VATS Preventive Radiation Not Recommended for Mesothelioma | Surviving Mesothelioma

VATS Preventive Radiation Not Recommended for Mesothelioma

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Mesothelioma patients who have thoracoscopic surgery should not necessarily have radiation to keep their cancer from spreading at the surgical site. That’s the conclusion of researchers in Oxford, England who recently published an article on the practice of prophylactic irradiation therapy (PIT) for mesothelioma.

Malignant pleural mesothelioma, a serious asbestos-linked lung cancer, is notoriously difficult to diagnose and treat. Because blood and imaging tests are often inconclusive, for a definitive diagnosis many patients have to undergo surgery to remove mesothelioma tumor cells for examination under a microscope. With the use of a thoracoscope, a camera for viewing inside the chest cavity, this procedure can often be done through small puncture wounds instead of the large open incision it used to require. Video-assisted thoracoscopic surgery (VATS) results in less pain and a faster recovery for most mesothelioma patients.

But there are risks to thoracoscopic surgery. In some cases, mesothelioma patients who undergo VATS develop metastases, or cancer ‘seeds’, at the site of the surgical intervention. Because of the risk of spreading the mesothelioma they are trying to diagnose, some centers treat the intervention site with radiation as a preventive measure.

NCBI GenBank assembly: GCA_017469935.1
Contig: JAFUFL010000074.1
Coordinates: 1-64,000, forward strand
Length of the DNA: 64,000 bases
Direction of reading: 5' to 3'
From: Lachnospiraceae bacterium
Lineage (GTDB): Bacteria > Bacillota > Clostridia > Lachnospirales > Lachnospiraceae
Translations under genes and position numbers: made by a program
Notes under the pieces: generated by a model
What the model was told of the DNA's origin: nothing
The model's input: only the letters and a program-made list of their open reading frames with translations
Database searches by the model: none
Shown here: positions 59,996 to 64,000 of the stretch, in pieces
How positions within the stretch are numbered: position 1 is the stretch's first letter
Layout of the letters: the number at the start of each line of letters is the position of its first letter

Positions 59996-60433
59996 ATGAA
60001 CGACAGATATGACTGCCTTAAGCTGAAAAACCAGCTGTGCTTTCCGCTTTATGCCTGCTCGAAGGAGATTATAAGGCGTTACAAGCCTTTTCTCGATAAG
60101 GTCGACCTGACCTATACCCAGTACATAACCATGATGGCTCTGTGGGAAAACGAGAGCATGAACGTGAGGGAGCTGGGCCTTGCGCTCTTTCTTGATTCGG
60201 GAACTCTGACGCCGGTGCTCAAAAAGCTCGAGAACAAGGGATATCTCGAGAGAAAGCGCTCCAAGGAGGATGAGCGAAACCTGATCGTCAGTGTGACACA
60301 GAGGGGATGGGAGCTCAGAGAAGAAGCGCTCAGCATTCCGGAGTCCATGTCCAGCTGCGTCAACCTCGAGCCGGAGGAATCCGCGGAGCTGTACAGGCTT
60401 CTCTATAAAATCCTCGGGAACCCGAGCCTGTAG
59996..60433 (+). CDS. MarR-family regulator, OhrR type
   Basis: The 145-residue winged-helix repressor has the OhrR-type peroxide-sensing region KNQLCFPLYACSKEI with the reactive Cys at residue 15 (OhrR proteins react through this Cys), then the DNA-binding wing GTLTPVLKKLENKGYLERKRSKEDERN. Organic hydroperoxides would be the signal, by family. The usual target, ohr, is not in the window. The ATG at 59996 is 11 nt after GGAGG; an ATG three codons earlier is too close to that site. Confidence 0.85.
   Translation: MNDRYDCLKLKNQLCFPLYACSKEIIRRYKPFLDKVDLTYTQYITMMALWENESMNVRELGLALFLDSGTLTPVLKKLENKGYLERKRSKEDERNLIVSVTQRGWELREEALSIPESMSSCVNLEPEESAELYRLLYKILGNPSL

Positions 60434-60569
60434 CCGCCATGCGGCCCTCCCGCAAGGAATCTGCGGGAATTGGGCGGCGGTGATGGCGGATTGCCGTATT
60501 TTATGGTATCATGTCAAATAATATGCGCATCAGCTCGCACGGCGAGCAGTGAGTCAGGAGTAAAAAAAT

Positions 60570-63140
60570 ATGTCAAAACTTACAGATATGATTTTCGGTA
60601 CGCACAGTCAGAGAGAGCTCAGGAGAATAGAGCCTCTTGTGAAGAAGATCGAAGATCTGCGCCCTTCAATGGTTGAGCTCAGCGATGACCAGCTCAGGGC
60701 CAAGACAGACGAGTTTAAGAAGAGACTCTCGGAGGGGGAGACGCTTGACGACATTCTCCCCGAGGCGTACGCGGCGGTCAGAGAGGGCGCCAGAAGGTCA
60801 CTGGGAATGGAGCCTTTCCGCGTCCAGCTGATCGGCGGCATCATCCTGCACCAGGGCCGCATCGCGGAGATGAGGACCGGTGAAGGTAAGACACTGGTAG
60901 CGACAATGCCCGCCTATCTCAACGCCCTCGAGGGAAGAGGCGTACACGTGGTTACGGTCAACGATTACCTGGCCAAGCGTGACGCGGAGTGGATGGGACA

After analyzing more than 300 papers on the practice, and carefully scrutinizing the 9 most relevant studies, the researchers at Oxford University have come to the conclusion that PIT is not justified and may even be harmful. Writing in the Journal of Interactive and Cardiovascular Thoracic Surgery they explain, “One trial found that 23% of radiotherapy patients developed tract metastases compared to 10% of control patients… Time from procedure to tract metastases was in fact shorter in patients treated with RT (2.4 month RT vs. 6.4 months control). Another trial found that seeding of metastatic tumor to the intervention site occurred in 7% of RT sites vs. 10% of control sites.” There was no significant survival difference between the two groups.

Although at least one of the studies cited did show a higher number of metastases in the control group vs. the PIT group, several non-randomized studies found mixed results. Additionally, other studies have found no evidence that mesothelioma patients who develop tract metastases die sooner or have more pain than those who don’t. Since radiation therapy can cause fatigue and other side effects, the authors of another paper on the topic recommend the doctors carefully watch the pleural puncture sites for metastases and use radiotherapy only if they start to cause symptoms.

Sources:

Nagendram, M et al, “Should all patients who have mesothelioma diagnosed by video-assisted thoracoscopic surgery have their intervention sites irradiated?”, March 30, 2011, Journal of Interactive Cardiovascular and Thoracic Surgery, Epub ahead of print. Davies, Helen et al, “Prophylactic radiotherapy of pleural puncture sites in mesothelioma: The controversy continues”, December 08, 2008, Current Opinion in Pulmonary Medicine, pp. 326-330.

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